“I do not choose to be a common man. It is my right to be uncommon. If I can seek opportunity, not security, I want to take the calculated risk to dream and to build, to fail and to succeed. I refuse to barter incentive for dole. I prefer the challenges of life to guaranteed security, the thrill of fulfillment to the state of calm utopia. I will not trade freedom for beneficence, nor my dignity for a handout. I will never cower before any master, save my God. It is my heritage to stand erect, proud, and unafraid: to think and act for myself, enjoy the benefit of my creations, and to face the whole world boldly and say, ‘I am a free American.’ ” —Republican Creed

If you were not aware that the Republican Party has a creed, you are not alone. I don’t generally hang around with Republicans in large numbers, and the thought of hearing a roomful of GOPers reciting this maxim in unison puts chills on the back of my neck. But a friend of mine attended a recent GOP meeting and heard the recitation. A copy of the creed was printed on the back of the meeting program for the benefit of those who had not committed it to memory. As he later told me, “This could have been written by Ayn Rand.”

Yes, I guess it could have, now that I think of it. But what first struck me was that little of this creed describes the actual Republicans I know and hear about. Most of those GOPers have little in common with the almost Nietzschean Übermensch represented by these words. The Republicans I know are rather plain little people who live in their plain little houses and go to their plain little jobs, all of which are designed to protect them from the vagaries of a rambunctious economic system and from the social and cultural nonconformity inherent in a free society.

Indeed, much of the energy of the modern Republican Party comes from their fervor to ban and punish behavior they find offensive. In earlier decades, GOPers were closely associated with loyalty oaths and with the anticommunist hysteria of Joe McCarthy and Richard Nixon. They have brought their hysteria into the 21st century with their anti-terrorist hysteria and their acceptance of warrantless wiretaps and “enhanced interrogation.” Fear is the glue that holds the Republican Party together.

What I do not see in this creed is any aspiration to excellence of mind or character. The GOP has become the party of anti-intellectualism and anti-scientific thought. Leaders like Jim DeMint and Sarah Palin use the blunt instrument of populist rage against what they term “elitism.” What could be more at odds with the spirit of the “uncommon man”?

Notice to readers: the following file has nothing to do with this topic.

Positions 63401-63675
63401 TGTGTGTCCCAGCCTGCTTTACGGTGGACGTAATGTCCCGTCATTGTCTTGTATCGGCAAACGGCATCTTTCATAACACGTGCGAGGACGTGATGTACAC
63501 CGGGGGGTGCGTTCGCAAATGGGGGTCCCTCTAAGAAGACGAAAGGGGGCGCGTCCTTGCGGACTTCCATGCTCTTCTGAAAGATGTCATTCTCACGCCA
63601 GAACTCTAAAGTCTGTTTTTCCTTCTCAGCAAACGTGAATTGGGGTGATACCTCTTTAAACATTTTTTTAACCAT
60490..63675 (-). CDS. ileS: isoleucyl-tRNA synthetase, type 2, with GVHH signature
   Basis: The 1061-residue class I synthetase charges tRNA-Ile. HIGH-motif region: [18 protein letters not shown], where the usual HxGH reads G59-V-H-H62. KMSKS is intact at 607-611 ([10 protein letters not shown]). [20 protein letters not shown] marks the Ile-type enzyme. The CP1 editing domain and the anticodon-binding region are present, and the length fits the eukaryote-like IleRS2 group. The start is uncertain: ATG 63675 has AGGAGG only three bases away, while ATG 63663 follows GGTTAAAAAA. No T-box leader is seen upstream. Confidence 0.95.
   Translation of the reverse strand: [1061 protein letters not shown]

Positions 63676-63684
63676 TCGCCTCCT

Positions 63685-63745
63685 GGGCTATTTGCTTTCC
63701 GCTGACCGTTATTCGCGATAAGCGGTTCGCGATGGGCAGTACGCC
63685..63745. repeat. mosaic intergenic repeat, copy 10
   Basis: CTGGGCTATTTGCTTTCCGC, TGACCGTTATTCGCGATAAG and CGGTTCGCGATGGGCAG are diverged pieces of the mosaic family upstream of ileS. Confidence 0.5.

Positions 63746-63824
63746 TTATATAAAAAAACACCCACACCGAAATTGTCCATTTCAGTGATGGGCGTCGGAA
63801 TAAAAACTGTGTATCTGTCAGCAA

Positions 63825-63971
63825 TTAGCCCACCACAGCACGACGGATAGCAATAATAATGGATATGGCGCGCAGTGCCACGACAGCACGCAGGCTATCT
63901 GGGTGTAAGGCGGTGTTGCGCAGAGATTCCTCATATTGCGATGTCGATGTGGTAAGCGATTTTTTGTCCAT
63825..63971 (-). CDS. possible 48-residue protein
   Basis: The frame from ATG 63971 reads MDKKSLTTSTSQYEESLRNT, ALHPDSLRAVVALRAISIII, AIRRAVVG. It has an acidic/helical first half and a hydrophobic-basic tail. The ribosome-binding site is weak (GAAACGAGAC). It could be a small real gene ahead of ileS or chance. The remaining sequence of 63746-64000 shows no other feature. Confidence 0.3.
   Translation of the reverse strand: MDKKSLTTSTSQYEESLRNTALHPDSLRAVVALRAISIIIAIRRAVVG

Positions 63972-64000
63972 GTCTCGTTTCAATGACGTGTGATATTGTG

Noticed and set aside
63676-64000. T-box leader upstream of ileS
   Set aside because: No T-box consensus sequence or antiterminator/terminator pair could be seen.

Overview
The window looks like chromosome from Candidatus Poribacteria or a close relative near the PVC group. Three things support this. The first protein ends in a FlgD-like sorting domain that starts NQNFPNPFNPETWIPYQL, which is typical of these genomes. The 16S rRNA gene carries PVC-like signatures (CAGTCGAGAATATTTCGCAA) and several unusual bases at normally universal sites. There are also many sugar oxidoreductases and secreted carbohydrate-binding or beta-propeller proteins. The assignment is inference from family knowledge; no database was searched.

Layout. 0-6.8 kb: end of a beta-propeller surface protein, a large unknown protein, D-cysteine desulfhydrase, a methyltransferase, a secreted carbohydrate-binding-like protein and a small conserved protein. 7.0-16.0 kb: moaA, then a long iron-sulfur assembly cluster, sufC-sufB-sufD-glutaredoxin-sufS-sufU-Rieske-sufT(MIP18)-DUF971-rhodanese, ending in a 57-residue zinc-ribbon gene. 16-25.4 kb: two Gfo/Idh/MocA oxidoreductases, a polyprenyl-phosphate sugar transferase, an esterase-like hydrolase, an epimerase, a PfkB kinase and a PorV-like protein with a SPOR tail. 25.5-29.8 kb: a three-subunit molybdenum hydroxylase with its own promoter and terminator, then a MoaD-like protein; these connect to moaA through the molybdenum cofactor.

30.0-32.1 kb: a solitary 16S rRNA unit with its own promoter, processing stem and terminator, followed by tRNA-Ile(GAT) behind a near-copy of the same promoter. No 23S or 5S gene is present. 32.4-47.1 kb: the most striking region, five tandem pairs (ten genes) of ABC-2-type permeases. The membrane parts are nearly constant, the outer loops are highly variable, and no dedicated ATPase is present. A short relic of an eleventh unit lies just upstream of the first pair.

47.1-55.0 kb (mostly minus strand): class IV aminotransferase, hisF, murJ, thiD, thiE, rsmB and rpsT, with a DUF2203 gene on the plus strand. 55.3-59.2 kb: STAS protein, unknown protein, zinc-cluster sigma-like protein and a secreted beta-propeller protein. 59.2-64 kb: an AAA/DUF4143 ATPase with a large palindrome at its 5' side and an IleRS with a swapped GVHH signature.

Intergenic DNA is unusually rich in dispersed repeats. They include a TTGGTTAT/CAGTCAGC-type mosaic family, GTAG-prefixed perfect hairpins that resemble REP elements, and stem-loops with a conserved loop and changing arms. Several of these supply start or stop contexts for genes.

Nor do I see in this Republican statement any affirmation of community, an acknowledgement that other human beings are part of this society in which the Republican lives and a part of this economy with which he is so deeply enthralled. Anyone who can recite this creed has clearly come a long way from the patriotism of John F. Kennedy, who told his fellow Americans, “Ask not what your country can do for you. Ask what you can do for your country.”

Also missing in this creed is any acknowledgement of a responsibility to our living environment. I know that it is religiosity that keeps many Republicans focused on the hereafter, completely ignoring any obligation to the biosphere in which their children and grandchildren will some day live. But increasingly, this anti-environmentalism seems to be ideological. Talk to a Libertarian or “small government” Republican, and he will have glib and easy answers to almost any problem facing the country today. The solution, he will tell you, is less government, more economic growth, more privatization, more individual responsibility. It all sounds so reasonable, so plausible, until you come to the great conundrum no conservative has satisfactorily addressed: How do we protect our environment?

Here the conservative’s cool rationalism turns to simplemindedness or evasion. Somehow the environment will protect itself, he says. Somehow anyone dumping anything into the air and water in the pursuit of profit will make a better world for all of us.

What about the greatest threat facing the world today? What about global climate change? The Republican has a simple answer: There is no climate change.

The denial of climate change, like the denial of evolution and other scientific certainties, is part of the Republican ideology. I’m surprised it is not part of the Republican Creed. And as you read that creed more carefully, you realize that all the bold talk about opportunity, risk, incentive, and freedom is not an ode to human liberty, but a license for unbridled greed.

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